Microchip has just announced the PIC18-Q20 family of 8-bit microcontrollers (MCUs) that feature larger program and data spaces, an I2C peripheral block and one or two I3C peripheral blocks, very low pin counts, and packages as small as 3×3 mm. These devices are available in 14- and 20-pin packages with 16 to 64 Kbytes of on-chip Flash memory for program storage, 1 to 4 Kbytes of on-chip SRAM for data storage, and 256 bytes of EEPROM located in the program-memory address space for non-volatile data storage, including network and security keys and calibration constants. Currently, there are six devices in the PIC18-Q20 family: three in 14-pin packages and three in 20-pin packages. The MCUs in 14-pin packages have just 11 I/O pins and the MCUs in 20-pin packages have 16 I/O pins, which means that pins are at a premium in these devices.
That situation explains the adoption of the I3C interface which is superset-compatible with the I2C bus and its 2-pin interface. However, I3C bus devices use three-state push/pull drivers on the data pin, which permits much faster data-transfer rates than the maximum data rate of 1 Mbps supported by the open-drain drivers employed by the I2C bus. The I3C peripherals in the PIC18-Q20 MCUs, which only operate as Targets, are backward-compatible with the I2C bus, as required by the I3C specification.
This MCU family has integrated level shifters on its I/O pins and supports different I/O voltages for easy interfacing to multiple voltage domains. Some of the MCUs’ I/O pins support 1-volt operation, which makes them compatible with the lowest signal levels used for I3C communications. The I/O level shifters in the PIC18-Q20 MCUs are associated with the Multi-Voltage I/O (MVIO) feature of the device family, and the I/O pins’ output drivers can be powered by the devices’ dedicated VDDIO pins. The 20-pin MCUs have two VDDIO supply pins, and the 14-pin MCUs have one VDDIO supply pin. Drivers on the MCUs’ non-MVIO pins are powered by the devices’ VDD pin. The 14-pin MCUs with 11 I/O pins have two MVIO pins powered by VDDIO2, and the 20-pin MCUs with 16 I/O pins have four MVIO pins, with two of those pins powered by VDDIO2 and the other two MVIO pins powered by VDDIO3.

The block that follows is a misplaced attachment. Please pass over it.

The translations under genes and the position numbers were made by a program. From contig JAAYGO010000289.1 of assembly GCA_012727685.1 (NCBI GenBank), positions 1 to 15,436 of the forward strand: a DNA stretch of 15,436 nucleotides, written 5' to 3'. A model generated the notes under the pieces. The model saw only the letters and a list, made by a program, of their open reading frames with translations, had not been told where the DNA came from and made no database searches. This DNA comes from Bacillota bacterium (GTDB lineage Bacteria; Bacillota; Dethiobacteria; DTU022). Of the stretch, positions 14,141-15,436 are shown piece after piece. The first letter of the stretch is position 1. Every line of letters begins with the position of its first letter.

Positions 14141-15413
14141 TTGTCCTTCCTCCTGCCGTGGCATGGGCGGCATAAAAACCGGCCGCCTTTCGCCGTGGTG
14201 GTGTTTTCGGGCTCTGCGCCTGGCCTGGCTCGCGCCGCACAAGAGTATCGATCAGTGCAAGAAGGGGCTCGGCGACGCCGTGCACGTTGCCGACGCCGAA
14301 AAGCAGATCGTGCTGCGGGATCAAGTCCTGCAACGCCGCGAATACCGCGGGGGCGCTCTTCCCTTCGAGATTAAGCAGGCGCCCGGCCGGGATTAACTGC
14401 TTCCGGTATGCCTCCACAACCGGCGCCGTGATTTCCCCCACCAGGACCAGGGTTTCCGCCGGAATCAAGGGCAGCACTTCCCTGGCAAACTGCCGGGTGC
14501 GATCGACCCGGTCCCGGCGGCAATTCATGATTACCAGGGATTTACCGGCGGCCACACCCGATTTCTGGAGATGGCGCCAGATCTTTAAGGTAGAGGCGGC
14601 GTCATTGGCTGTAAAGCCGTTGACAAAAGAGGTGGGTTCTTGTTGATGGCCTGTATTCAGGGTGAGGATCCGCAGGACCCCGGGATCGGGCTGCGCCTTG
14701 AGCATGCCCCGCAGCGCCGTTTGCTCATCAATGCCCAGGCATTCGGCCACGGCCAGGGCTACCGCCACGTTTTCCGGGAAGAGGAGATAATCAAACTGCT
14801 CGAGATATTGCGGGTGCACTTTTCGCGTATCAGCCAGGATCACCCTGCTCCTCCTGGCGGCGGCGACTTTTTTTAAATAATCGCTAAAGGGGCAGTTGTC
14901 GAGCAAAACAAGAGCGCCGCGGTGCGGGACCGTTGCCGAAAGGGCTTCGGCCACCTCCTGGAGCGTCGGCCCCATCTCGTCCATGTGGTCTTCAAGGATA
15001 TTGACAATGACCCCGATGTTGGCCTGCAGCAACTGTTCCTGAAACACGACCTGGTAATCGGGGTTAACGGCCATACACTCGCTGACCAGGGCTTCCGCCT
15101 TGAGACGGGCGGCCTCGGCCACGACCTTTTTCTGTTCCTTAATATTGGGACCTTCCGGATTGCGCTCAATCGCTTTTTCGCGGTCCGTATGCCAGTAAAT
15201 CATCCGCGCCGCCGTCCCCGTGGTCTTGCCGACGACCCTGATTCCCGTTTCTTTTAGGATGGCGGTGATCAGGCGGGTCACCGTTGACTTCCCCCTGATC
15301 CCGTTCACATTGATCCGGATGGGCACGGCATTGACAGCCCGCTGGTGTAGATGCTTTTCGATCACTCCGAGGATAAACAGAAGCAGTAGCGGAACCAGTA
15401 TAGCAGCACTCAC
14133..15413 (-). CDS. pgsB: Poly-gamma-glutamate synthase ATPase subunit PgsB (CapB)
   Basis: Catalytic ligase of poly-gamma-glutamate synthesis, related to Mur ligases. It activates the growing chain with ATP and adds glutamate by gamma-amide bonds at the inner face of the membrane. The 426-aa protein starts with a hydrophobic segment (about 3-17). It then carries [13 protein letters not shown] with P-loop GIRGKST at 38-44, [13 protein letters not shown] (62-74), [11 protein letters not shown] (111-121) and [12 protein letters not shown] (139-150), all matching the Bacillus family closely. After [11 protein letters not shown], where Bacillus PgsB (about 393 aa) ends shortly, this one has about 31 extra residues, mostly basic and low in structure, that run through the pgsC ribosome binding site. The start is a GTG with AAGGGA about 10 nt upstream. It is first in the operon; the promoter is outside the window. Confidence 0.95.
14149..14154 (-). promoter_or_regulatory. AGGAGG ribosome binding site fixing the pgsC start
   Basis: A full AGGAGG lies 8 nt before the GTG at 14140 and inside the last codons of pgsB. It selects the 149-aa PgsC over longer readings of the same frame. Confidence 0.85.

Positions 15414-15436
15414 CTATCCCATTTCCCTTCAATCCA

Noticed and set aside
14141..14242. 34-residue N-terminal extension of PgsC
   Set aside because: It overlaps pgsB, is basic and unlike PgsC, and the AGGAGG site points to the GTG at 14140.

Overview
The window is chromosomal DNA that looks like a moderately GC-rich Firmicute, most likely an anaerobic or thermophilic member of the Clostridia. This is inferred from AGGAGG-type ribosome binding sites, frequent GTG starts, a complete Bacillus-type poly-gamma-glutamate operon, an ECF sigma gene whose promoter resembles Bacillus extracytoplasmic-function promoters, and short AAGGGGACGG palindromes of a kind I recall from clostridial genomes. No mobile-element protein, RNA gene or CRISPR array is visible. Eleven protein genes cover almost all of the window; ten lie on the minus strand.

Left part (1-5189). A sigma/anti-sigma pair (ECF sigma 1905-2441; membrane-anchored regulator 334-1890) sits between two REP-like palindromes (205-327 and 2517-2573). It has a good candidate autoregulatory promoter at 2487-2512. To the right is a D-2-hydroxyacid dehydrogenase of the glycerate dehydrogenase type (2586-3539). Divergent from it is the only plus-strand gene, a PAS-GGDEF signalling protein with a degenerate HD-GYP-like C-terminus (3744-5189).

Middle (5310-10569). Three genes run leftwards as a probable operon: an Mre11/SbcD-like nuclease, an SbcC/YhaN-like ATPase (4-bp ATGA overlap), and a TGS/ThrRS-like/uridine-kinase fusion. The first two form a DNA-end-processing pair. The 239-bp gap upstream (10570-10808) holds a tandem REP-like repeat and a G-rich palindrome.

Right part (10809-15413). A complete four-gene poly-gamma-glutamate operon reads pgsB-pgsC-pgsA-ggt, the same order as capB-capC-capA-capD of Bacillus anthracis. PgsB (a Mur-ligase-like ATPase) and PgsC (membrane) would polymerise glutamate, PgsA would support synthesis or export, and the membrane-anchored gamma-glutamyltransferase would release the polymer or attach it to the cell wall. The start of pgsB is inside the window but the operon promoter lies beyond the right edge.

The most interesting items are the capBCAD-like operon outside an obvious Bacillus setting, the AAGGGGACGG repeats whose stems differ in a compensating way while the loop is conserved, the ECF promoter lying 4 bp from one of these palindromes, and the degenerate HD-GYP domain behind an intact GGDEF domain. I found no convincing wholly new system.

Because of the faster I3C data rates, low pin counts, integrated I/O-pin level shifters, and numerous on-chip peripherals, including a multichannel 10-bit 300-Ksamples/sec ADC, Microchip is positioning these MCUs as “ideal sensor hubs” that can be used to manage analog, I2C, I3C, and SPI sensors. These MCUs can also serve as I3C-to-I2C bridges and can be used as companion devices for larger MCUs or processors in more complex systems. These sorts of I/O-bridging applications recall the original PIC1650 introduced by General Instrument Microelectronics back in 1975, which was designed as a peripheral controller for the company’s CP1600 microprocessor. (See “A History of Early Microcontrollers, Part 9: The General Instruments PIC1650.”)
A block diagram of the PIC18-Q20 MCU appears below:
Block diagram of a Microchip PIC18-Q20 MCU. Image credit: Microchip
Microchip’s 8-bit MCUs vary architecturally, but they’re all based on a Harvard processor architecture, which simply means that programs and data reside in different memory spaces. The PIC18 CPU, which Microchip describes as a high-end 8-bit device, has 83 16-bit instructions, incorporates an 8×8-bit hardware multiplier, and can address as much as 2 Mbytes of program memory, far more than can be contained by the on-chip Flash program memory provided in the PIC18-Q20 devices. The PIC18 CPU has a more robust architecture and ISA when compared to Microchip’s low-end PIC10 and PIC 12 and mid-range PIC16 MCUs, and the company says that the PIC18 architecture makes a much better target for C compilers.